If You Want a Good Life--Why Skeptics, Seekers, and Atheists Should Read the Bible

The loan officer was getting more and more frustrated with my husband and me.

“You have no debt except your car loan, and it’s almost paid off,” he said, waving his hand over our paperwork. “You can afford a house payment of $_____,” and then he named a figure that was significantly higher than what we thought wise. 

“We give to our church every month,” we pointed out. “You didn’t include that in your calculations."

“That’s because that’s discretionary,” he said. “That amount can vary depending on your bills.” 

“No,” we responded, “that’s the one figure that doesn’t vary. The Bible tells us to give regularly and proportionately to God's work, so the money we give to our church is non-negotiable.” 

By the end of our meeting, we had the opportunity to share several other biblical truths that had brought peace and prosperity to our lives. We left him muttering over our figures and scratching his head. 

In my quest to read through the Bible in a year, I read the story of Moses and the exodus. You may remember God had told Abraham that his descendants would be enslaved for 430 years before they would be released to conquer the land of Israel. 

God’s prophecy, as always, came true. 

The Israelites were groaning under the hard labor of the Egyptians when God sent Moses to free them. To accomplish his deliverance and show the Egyptians how powerful he was, God unleashed ten plagues on the unbelieving Egyptians. Each plague increased in strength and severity. 

Because God is long-suffering and “not wanting anyone to perish, but everyone to come to repentance,” (2 Pet. 3:9) he warned the Egyptians to protect themselves from the damaging hail and fierce lightening.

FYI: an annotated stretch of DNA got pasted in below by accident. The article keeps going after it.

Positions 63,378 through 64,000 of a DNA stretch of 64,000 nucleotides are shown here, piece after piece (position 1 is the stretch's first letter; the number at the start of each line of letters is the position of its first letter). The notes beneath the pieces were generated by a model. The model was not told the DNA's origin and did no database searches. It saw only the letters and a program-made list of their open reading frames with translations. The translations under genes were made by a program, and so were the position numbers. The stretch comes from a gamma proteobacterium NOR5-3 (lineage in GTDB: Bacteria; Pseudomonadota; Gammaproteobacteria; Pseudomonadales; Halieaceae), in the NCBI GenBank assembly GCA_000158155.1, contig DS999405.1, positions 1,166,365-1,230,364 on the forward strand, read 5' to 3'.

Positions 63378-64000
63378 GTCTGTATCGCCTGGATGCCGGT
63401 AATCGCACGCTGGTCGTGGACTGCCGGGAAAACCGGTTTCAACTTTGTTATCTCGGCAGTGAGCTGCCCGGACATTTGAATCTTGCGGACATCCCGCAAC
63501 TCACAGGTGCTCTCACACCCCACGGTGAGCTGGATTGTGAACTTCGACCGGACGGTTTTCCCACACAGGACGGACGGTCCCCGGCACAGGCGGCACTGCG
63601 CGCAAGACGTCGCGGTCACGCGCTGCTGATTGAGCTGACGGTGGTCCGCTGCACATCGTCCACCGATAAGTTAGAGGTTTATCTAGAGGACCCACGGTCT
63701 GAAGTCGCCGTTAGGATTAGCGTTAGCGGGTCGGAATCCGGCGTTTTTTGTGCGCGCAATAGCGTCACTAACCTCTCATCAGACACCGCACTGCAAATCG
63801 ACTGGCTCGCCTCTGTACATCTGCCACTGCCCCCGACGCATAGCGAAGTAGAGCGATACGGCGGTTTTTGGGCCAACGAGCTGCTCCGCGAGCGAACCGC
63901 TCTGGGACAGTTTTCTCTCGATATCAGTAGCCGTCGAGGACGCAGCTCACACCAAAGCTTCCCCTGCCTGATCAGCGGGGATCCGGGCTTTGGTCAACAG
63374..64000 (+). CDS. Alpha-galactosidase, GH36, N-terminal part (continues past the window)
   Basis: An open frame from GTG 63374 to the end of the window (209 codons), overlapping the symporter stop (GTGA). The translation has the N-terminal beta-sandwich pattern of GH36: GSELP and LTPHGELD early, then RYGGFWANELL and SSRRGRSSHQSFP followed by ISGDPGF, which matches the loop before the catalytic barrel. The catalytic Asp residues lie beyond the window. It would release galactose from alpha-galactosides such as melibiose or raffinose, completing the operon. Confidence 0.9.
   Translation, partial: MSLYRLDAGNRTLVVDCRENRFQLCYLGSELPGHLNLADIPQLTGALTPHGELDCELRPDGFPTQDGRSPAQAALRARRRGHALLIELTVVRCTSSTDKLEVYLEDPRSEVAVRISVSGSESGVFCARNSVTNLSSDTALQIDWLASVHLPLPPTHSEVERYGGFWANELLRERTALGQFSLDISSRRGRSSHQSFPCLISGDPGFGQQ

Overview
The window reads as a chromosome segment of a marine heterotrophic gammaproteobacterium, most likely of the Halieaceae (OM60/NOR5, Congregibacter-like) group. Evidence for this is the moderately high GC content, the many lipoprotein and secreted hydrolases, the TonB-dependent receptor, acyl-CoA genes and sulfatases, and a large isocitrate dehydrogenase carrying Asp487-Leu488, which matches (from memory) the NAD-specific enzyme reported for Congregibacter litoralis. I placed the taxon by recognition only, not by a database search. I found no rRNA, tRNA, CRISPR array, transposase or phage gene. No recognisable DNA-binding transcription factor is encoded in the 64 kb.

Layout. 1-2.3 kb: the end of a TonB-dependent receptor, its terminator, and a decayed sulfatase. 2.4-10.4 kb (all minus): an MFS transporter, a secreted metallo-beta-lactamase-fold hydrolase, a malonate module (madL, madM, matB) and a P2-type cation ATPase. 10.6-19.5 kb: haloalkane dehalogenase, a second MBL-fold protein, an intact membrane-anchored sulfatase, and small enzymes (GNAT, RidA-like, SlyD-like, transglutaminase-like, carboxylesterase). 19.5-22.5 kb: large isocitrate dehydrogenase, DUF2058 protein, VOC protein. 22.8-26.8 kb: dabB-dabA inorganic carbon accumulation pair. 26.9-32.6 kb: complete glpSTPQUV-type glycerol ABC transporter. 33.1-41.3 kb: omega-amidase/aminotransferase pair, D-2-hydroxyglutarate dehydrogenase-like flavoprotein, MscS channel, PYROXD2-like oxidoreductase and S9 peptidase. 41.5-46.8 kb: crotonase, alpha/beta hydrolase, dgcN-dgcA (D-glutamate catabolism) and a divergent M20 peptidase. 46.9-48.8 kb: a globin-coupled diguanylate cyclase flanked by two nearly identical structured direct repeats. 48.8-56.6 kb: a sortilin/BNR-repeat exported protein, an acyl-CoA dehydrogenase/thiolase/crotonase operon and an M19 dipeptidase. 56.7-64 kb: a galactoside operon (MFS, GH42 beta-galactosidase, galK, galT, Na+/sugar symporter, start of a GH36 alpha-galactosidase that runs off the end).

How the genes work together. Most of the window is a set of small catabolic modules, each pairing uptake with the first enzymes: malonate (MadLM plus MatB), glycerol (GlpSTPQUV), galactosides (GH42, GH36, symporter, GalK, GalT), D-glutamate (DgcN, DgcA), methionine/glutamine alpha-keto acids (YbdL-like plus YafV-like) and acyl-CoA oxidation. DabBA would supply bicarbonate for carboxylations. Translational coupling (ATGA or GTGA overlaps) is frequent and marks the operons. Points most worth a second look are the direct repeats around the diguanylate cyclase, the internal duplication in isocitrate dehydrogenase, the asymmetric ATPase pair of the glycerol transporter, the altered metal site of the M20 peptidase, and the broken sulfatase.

Some Egyptians listened to his warning. Good thing, because “. . . there was hail, and fire mingled with the hail, so very heavy that there was none like it in all the land of Egypt since it became a nation” (v. 24). Those who disregarded God’s words suffered. So did their families, servants, and livestock. 

This story is a classic example of how skeptics, seekers, and atheists can benefit from the wisdom found in God’s Word. Believers and unbelievers alike can search the Bible, which is the main way God speaks to mankind today, to find principles for financial, relational, and physical well being. And while God’s promises are reserved for believers only, God’s principles apply to everyone. 

For example, the book of Proverbs contains powerful nuggets of wisdom about everything from how to manage your money*, how to avoid sexual temptation**, and how to choose good friends***. The book of Second Samuel contains a powerful narrative about the slippery slope of extra-marital affairs****, and the book of Ecclesiastes gives excellent advice about how to ensure you reach the end of your life with no regrets. 

I once heard a well-respected and successful business man say, “The Bible is the best handbook I’ve ever read. Everyone, believer and unbeliever, who reads it with an open mind will find wisdom, guidance, and good solid advice.” 

When my husband and I sat in that loan officer’s office and shared the whys behind our financially stable, he was intrigued. When we shared other tidbits of wisdom we'd learned from the Bible, he was even more interested. You may be similarly curious. 

If you want to learn how to manage your money, have successful relationships, and experience joy, I encourage you to read and apply the Word of God. 

You’ll be amazed at the results. 

*Proverbs 3:9-10
**Proverbs 5:8
***Proverbs 13:20
****2 Samuel 11


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